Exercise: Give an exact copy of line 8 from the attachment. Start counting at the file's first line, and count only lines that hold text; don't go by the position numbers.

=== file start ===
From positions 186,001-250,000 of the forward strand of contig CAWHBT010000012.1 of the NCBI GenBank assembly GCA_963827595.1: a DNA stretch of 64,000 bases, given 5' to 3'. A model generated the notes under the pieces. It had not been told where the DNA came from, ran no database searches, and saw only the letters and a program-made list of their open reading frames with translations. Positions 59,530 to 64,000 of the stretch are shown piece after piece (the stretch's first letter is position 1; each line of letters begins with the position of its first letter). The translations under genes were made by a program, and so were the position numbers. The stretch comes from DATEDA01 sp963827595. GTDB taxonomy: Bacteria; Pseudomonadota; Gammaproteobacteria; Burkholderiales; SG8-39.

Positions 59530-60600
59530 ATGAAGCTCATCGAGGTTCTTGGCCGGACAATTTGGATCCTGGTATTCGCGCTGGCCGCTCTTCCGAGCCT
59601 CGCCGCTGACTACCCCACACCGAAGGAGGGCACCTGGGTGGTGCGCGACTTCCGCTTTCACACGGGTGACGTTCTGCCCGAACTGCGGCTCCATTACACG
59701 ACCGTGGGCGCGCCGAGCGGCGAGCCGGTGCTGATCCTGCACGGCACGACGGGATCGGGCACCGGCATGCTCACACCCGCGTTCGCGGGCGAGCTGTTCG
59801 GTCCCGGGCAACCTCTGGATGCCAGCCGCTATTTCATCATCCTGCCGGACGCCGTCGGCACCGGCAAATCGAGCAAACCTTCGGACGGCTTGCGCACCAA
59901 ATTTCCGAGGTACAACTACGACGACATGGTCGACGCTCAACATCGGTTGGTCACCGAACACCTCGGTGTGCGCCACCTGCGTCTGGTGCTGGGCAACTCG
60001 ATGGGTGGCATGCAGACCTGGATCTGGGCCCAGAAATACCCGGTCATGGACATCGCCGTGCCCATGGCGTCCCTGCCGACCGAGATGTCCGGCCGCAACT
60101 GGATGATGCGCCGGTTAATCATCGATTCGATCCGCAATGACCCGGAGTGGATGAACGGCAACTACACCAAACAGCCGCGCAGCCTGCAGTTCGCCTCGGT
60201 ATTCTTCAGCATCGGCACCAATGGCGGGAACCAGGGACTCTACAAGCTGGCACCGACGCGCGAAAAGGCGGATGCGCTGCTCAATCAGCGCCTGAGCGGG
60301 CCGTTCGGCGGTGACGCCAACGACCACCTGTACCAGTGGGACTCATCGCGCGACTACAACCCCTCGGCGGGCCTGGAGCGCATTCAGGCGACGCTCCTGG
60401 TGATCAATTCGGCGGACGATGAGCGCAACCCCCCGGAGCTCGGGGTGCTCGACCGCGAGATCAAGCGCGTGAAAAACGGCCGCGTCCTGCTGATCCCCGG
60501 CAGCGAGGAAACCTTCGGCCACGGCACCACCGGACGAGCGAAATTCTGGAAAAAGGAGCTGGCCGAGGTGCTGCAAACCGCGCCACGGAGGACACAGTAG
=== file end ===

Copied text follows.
60001 ATGGGTGGCATGCAGACCTGGATCTGGGCCCAGAAATACCCGGTCATGGACATCGCCGTGCCCATGGCGTCCCTGCCGACCGAGATGTCCGGCCGCAACT